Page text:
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27 Nov 2019

Structures and buildings allowances


What are SBAs? 

Structures and Buildings Allowances (“SBAs”) are a new form of capital allowance for capital expenditure incurred on or after 29 October 2018 on the construction, renovation or conversion of buildings and structures for non-residential use.

Where the conditions for claiming SBAs are met, qualifying expenditure is relieved at a rate of 2 per cent. per annum on a straight line basis, over a period of 50 years. As with other capital allowances, relief is given by way of a deduction in calculating taxable profits of the relevant business.

SBAs have to be claimed in a tax return for a chargeable period. There is no ability to roll unclaimed SBAs forward in a pool in order to claim them in a later period. If the 2 per cent relief attributable to a particular chargeable period is not claimed for that period, it is simply lost.

A person can only claim SBAs if they hold a relevant interest in the building or structure in question. Where a person who has incurred qualifying expenditure transfers the relevant interest in a building the entitlement to SBAs passes to the new owner for the remainder of the original 50 year period (as long as certain conditions are met).

A transfer of a relevant interest in a building or structure does not give rise to any balancing allowances or balancing charges for the transferor. However, if the expenditure that qualified for SBAs forms part of the transferor’s capital gains tax base cost in the building or structure, then the amount of SBAs actually claimed by the transferor is added to the disposal proceeds when calculating any capital gain or loss on its disposal. In effect, this is a form of clawback.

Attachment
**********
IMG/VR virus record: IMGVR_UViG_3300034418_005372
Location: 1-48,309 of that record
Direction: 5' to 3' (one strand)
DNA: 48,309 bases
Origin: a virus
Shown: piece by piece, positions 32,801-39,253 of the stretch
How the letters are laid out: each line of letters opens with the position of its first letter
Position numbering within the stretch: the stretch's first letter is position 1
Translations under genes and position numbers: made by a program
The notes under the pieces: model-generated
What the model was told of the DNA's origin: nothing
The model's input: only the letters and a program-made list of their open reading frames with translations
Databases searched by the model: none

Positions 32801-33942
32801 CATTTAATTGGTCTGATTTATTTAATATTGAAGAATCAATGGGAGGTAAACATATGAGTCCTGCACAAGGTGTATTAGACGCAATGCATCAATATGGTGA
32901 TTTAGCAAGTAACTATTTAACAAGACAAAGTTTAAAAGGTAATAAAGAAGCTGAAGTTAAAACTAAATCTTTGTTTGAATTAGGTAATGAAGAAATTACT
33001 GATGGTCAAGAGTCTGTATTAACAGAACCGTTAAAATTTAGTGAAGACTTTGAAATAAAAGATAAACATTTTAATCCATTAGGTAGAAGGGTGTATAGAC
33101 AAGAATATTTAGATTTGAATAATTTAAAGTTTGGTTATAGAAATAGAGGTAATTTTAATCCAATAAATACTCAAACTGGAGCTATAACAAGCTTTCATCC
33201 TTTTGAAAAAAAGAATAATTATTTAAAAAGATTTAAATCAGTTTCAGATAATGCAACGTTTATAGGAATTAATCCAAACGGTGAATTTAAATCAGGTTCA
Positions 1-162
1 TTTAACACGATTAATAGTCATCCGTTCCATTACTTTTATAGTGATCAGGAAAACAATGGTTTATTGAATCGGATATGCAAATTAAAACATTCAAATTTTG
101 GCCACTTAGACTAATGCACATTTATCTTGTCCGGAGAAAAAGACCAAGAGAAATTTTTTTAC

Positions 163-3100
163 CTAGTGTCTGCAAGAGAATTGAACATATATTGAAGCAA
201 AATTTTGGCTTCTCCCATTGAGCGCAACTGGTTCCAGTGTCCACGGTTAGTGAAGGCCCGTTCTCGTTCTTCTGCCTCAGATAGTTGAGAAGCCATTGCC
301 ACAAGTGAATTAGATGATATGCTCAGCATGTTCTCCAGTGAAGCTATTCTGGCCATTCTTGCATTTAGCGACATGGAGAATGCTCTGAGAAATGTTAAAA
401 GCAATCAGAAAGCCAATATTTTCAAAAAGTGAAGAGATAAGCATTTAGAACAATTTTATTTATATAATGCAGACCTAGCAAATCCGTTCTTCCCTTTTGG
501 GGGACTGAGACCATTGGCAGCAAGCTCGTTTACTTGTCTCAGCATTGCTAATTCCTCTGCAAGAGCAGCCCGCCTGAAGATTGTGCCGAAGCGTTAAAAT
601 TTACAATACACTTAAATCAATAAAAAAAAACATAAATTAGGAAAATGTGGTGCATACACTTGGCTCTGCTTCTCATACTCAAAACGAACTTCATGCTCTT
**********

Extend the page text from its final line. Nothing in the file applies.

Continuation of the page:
Some of the key elements of the SBA regime are highlighted below.

Qualifying expenditure 

  • SBAs are only available in respect of qualifying expenditure incurred in relation to a building or structure on or after 29 October 2018. Where any works contracts are entered into before 29 October 2018 in relation to a construction project, this can prevent all of the expenditure on that project from qualifying for SBAs. It will therefore be important to understand precisely when relevant construction 
    arrangements were entered into. 
  • Qualifying expenditure includes the arm’s length amount of capital expenditure incurred on construction, conversion or renovation of a building or structure. This extends to professional fees on design and construction, site preparation costs and capital fit out works (to the extent they are not otherwise tax deductible).
  • It does not include the cost of acquiring the land itself, the costs of obtaining planning permission, land remediation, drainage or landscaping costs, SDLT or legal costs. Nor does it include abortive expenditure on buildings that are not ultimately constructed.
  • There are special rules dealing with situations where newly constructed buildings are acquired from developers. In these cases, because the developer’s costs will have been revenue in nature rather than capital expenditure, the purchaser is instead allowed to treat a proportion of the purchase price it pays (so far as attributable to the interest in the building, rather than the land itself) as if it were qualifying expenditure on construction.